It would seem that compliance with Federal Reserve Regulation CC (12 CFR 229) is being ignored by several of the largest banks. According to the article by Ms. Bruce, as noted above, proposed legislation HR 5410 has been presented in Congress to benefit the consumer. The legislation is being introduced in order to counter the Check 21 Act that allows the checks written by consumers to clear faster than the actual deposits made at the banks. It is noted in the article that Representatives from Wells Fargo Bank and Wachovia Bank have stated that their banks place holds on less than one percent of all deposits. If one were to consider the dollar magnitude of that one percent, especially if such deposits are for more than $5,000, a substantial windfall of interest profits are the likely result for the banks placing the “hold.” Perhaps the one percent accounts for hundreds of thousands of deposits each day and, if the average dollar amount of such deposit is $10,000 (most likely it is much more), the money on hold by the large banks at any one time would be in the hundreds of millions of dollars for which the banks gain interest on consumers assets, as noted by Congressman Oxley.

Under the Federal Reserve Regulation CC (12 CFR 229), it is mandated that interest should be paid to the consumer (See Regulation CC (12 CFR 229.14)). It is, therefore, understandable why Congressman Oxley has stated that such practice by the banks “…prevents consumers from realizing the benefits of their own assets, while creating an illegitimate revenue stream for financial institutions."

Under Federal Reserve Regulation CC (12 CFR 229), the following deposits must be made available on the first business day following the banking day of deposit: (1) Cash, (2) Electronic Payments, (3) U.S. Treasury Checks, (4) U. S. Postal Service Money Orders, (5) Federal Reserve Bank and Federal Home Loan Bank Checks, (6) State or Local Government Checks, (7) Cashier’s, Certified or Teller’s Checks, (8) Checks drawn on an account held by the same institution upon which the check is drawn, and (9) the first $100, or if less than $100 the entire amount, of all other checks. In the case of the individual who had deposited a Cashier’s Check into an account that was held by the same bank upon which it was drawn, both subsection 7 and subsection 8, as noted above, were ignored.

On other deposits that are not listed above, including the proceeds of local and non-local checks, the checks must generally be made available for withdrawal by the second and fifth business day respectfully following the deposit (See Regulation CC (12 CFR 229.12)). In the case of the attorney, and in the case of the realtor, as noted above, if the deposited checks were local, the deposit should have been credited within two days, and if the checks were non-local, the checks should have been credited within five days. There should not have been an arbitrary hold for ten business days or a ½ month total hold on the deposits.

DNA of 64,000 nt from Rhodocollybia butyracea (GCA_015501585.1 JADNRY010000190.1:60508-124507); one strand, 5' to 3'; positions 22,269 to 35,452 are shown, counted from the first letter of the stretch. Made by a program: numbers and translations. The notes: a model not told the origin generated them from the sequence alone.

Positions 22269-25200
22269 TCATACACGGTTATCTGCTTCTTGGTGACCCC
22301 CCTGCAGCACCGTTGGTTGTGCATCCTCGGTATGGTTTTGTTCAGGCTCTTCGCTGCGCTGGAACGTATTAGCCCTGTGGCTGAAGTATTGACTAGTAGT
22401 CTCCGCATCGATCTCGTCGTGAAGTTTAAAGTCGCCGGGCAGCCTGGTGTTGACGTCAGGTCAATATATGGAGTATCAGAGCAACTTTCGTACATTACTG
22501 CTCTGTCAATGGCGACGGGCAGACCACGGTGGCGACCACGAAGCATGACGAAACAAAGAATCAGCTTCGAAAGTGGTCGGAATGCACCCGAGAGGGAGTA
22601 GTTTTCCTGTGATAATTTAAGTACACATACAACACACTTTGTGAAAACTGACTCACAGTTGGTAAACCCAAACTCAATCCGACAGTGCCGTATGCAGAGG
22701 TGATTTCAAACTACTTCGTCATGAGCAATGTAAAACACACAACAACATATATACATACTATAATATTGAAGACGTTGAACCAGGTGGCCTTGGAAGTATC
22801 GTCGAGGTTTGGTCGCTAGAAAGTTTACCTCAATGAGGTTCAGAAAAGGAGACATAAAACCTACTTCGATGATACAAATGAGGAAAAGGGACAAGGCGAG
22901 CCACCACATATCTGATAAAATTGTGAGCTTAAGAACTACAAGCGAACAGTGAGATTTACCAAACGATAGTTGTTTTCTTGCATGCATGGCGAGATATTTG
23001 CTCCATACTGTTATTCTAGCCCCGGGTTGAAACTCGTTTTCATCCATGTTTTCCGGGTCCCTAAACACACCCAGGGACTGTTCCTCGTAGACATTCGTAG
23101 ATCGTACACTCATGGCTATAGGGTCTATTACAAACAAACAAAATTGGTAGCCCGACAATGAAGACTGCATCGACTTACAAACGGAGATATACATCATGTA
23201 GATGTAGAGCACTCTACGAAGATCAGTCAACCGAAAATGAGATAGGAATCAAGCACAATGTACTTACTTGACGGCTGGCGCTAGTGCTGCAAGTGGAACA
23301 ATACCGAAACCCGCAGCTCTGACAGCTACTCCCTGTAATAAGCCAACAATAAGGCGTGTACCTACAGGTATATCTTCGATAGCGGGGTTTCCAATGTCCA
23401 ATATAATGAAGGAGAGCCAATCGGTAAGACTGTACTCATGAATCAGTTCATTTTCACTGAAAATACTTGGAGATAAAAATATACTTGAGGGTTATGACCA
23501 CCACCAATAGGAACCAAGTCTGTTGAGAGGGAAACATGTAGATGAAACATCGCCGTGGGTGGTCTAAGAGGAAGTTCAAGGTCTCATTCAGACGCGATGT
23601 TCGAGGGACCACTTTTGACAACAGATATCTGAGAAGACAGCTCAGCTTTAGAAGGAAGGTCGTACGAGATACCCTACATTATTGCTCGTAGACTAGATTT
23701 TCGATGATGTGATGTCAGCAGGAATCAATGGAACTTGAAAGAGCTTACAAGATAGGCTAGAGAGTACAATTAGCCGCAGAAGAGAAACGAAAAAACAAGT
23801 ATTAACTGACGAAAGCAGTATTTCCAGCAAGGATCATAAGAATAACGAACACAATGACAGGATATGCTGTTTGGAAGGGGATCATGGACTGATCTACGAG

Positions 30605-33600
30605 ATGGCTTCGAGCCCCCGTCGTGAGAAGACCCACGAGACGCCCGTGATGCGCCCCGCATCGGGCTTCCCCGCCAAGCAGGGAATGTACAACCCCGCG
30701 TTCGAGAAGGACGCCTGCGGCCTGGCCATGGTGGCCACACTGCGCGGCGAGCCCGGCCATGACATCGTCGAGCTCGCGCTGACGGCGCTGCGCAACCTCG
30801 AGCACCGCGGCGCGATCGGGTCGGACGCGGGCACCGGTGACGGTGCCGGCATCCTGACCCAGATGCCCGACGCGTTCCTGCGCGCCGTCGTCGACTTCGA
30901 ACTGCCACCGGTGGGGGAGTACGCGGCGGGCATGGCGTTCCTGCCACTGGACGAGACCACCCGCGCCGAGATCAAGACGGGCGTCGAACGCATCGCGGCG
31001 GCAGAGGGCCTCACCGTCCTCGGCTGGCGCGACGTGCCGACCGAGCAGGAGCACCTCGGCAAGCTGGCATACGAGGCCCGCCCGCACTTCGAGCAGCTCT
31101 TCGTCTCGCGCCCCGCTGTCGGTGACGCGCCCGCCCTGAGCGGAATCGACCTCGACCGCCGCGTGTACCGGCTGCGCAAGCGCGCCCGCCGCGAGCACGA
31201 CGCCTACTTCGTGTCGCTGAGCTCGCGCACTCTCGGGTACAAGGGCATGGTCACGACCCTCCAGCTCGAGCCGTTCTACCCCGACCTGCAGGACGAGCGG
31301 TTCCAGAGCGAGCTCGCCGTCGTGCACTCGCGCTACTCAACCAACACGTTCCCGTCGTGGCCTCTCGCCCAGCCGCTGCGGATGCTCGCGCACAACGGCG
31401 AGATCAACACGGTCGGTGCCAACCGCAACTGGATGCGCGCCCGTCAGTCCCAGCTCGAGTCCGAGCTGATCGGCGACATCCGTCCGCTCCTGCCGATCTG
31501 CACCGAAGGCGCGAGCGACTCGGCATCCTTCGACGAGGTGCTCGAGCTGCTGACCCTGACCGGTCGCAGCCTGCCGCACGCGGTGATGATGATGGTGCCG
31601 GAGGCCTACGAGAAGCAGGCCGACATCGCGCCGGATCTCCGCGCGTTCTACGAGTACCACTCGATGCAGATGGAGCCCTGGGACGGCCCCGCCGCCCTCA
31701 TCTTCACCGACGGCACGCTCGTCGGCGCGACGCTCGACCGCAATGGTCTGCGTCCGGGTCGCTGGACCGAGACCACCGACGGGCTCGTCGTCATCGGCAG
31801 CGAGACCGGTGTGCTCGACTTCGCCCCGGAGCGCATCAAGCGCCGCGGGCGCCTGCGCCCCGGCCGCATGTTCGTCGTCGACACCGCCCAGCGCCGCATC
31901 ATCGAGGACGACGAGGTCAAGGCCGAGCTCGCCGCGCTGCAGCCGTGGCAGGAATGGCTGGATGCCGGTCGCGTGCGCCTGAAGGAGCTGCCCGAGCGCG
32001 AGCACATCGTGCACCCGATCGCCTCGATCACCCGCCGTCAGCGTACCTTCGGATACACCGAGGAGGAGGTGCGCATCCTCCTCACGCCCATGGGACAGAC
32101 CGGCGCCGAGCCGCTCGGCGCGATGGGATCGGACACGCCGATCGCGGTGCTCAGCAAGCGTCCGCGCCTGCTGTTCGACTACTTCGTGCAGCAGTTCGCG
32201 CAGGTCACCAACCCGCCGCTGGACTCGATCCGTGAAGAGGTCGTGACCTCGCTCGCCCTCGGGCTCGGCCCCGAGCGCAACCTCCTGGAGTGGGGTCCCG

However, there are exceptions set forth under Regulation CC (12 CFR 229.13), and those exceptions involve: new accounts,3 large deposits, repeatedly overdrawn accounts, or emergency conditions. The only exception of the above examples involving the attorney or the realtor, as given, would be the exception of a large deposit since our investigation ruled out any other scenario. In the case of large deposits, the bank must provide a notice to the consumer (See Regulation CC (12 CFR 229.13)), and that notice must be in writing (See Regulation CC (12 CFR 229.15), (12 CFR 229.16), (12 CFR 229.17) and (12 CFR 229.18)). Additionally, and under Regulation CC (12 CFR 229.14), interest must be paid on interest bearing accounts no later than the day the bank receives credit for the funds deposited.

It would appear that certain banks may be circumventing the requirements of Federal Reserve Regulation CC (12 CFR 229), and that is undoubtedly one of the reasons that Congressman Oxley has expressed concern, and why Congresswoman Maloney is reintroducing HR 5410. As a practical matter, most customers drop the issue once they actually receive their funds, which have been held by the bank, because they wish to maintain a good standing relationship with the bank. So does that mean that nothing can be done? The answer is no. Something can be done, but it requires positive action by the customer.

First, the customer may file a complaint with the Federal Reserve at: The Board of Governors of the Federal Reserve System, Division of Consumer and Community Affairs at 20th and C Streets, N.W., Stop 801, Washington, DC 20551. Additionally, the consumer may file a complaint with the respective State Banking Commissioner in the state where the violation occurs. Also, contacting the proper parties within Congress, such as Congressman Michael Oxley (R-Ohio) or Congresswoman Carolyn Maloney (D-New York).

Finally, there is a civil remedy expressly set forth under Federal Reserve Regulation CC (12 CFR 229.21). The civil remedy allows for both individual and class actions. See Regulation 12 CFR 229.21 (a) (2) (i) and (ii). The statute provides a limitation on class actions that includes actual damages up to $500,000 or 1% of the net worth of the bank involved (the lesser of the two) plus costs and attorney fees.

1/1/2007 12:00:00 AM